“The target of this attack appears to be employees of the Dept of Energy that likely work in nuclear weapons research,” Invincea researchers wrote in a separate report published Wednesday. The report went on to cite this technical analysis from security firm AlienVault. It found indicators in the command servers Poison Ivy contacted that the attack was carried out by “DeepPanda,” a group of hackers believed to be located in China and carry out espionage attacks on other countries.

Initial reports about the Department of Labor website compromise said an older IE vulnerability that Microsoft patched in January had been exploited. It was only in Friday’s report that Invincea said this assessment is incorrect.

“For non-Invincea users, there are no known mitigations for this exploit that is currently in the wild,” Friday’s report warned. “For users of IE8, there is no patch currently available and with this exploit being out in the wild, the potential risk for damage is high.”


Alaska phishing pupils take over classroom computers

Friday, May 3rd, 2013

A group of pupils at a middle school in Alaska took control of their classroom computers after phishing for administrator privileges.

They asked teachers at Schoenbar Middle School, for 12 to 13-year-olds, to enter admin names and passwords to accept a false software update, according to reports.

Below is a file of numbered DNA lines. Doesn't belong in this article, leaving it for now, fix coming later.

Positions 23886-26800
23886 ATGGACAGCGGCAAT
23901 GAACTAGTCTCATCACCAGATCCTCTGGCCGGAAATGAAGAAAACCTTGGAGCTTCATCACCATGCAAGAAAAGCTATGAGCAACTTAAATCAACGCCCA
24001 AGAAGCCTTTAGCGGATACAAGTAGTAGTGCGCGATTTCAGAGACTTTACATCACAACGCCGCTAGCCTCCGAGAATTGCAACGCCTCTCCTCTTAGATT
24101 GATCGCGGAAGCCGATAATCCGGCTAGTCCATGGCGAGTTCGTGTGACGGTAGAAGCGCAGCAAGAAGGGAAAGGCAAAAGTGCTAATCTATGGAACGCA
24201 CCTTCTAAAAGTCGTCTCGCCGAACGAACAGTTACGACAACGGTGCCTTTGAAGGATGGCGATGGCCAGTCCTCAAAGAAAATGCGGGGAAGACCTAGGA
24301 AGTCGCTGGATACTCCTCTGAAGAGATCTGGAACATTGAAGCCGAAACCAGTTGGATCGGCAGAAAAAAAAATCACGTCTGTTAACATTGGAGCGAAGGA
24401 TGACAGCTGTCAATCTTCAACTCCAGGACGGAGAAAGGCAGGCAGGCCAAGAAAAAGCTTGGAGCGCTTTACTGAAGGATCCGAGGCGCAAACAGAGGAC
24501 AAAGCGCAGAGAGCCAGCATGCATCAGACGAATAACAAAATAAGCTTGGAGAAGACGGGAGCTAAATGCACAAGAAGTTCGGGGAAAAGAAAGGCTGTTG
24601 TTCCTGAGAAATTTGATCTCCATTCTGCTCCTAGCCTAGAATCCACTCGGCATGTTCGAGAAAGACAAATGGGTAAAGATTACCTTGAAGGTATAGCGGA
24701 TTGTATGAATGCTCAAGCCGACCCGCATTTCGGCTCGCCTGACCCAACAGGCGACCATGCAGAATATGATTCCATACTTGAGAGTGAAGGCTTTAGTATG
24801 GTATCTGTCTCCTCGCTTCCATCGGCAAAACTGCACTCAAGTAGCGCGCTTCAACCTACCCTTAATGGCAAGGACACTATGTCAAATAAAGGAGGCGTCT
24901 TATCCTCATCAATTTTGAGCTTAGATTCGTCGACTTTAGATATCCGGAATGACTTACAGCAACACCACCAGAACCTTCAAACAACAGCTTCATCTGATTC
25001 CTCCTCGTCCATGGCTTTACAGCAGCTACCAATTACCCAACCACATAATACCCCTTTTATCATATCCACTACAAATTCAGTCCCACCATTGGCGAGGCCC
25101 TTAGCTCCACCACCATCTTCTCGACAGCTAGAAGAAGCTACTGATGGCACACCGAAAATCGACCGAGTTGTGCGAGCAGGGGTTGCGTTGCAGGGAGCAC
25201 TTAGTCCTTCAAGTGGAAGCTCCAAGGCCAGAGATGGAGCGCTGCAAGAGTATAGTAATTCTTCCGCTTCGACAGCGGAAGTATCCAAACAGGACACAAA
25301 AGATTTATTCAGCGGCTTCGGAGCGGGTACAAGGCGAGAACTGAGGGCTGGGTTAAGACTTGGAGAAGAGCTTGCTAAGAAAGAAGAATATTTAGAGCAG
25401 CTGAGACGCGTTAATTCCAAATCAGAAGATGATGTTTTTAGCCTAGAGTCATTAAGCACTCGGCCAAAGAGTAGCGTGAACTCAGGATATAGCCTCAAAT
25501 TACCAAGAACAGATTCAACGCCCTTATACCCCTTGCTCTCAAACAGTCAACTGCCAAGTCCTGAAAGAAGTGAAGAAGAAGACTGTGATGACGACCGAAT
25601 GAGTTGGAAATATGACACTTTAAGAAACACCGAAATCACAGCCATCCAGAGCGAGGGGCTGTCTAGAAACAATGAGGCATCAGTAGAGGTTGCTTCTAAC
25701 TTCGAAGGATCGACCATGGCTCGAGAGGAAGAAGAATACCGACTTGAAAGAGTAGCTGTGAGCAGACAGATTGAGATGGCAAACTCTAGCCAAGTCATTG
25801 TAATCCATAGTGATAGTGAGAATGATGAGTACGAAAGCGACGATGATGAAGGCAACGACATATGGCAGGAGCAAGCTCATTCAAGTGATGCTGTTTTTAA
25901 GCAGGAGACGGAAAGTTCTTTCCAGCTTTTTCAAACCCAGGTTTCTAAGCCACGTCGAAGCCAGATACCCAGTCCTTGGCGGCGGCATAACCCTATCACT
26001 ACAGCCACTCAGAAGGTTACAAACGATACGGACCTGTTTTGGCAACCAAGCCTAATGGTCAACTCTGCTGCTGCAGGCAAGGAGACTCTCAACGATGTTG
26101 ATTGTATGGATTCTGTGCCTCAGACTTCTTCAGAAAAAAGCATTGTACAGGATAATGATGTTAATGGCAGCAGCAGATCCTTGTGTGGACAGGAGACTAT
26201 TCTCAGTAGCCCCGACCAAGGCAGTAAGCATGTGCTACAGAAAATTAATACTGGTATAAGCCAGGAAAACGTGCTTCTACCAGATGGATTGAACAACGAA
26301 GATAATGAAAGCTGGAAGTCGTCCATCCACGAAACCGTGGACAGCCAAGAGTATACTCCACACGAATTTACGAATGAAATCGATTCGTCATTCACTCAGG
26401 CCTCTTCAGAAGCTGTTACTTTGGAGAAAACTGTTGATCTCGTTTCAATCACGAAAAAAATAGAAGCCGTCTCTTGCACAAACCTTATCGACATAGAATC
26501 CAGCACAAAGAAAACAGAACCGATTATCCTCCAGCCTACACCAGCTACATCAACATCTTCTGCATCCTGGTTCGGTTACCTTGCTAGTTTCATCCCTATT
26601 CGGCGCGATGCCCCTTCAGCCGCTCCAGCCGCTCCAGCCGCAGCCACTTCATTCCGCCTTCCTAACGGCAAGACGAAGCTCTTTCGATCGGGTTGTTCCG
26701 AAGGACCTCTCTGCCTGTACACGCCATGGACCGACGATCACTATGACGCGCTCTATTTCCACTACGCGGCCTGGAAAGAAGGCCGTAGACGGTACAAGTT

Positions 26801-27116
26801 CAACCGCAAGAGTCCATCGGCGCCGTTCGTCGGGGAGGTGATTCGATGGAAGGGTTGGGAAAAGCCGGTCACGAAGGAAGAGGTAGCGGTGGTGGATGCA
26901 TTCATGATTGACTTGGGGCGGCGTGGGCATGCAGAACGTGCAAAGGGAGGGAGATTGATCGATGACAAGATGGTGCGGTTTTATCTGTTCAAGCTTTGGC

The pupils used those details to access and control classmates’ PCs.

Classmates then complained that their computers were not responding normally.

Associated Press said that at least 18 pupils were involved in the phishing, which gave them control over 300 computers allocated for student use at the school in the Alaskan town of Ketchikan.

Those computers have now been seized.

“I don’t believe any hardware issues were compromised,” Casey Robinson, the principal, told community radio station Ketchikan FM.

He said: “No software issues were compromised. I don’t think there was any personal information compromised. Now that we have all the machines back in our control, nothing new can happen.”

Mr Robinson added there would be a review of the way that devices are maintained.

“How we do business is definitely going to have to change when it comes to updating programs and resources that we have on the machines,” Mr Robinson said.

“Yes, something new is going to have to happen.”

Source:  BBC

Systems manager arrested for hacking former employer’s network

Friday, May 3rd, 2013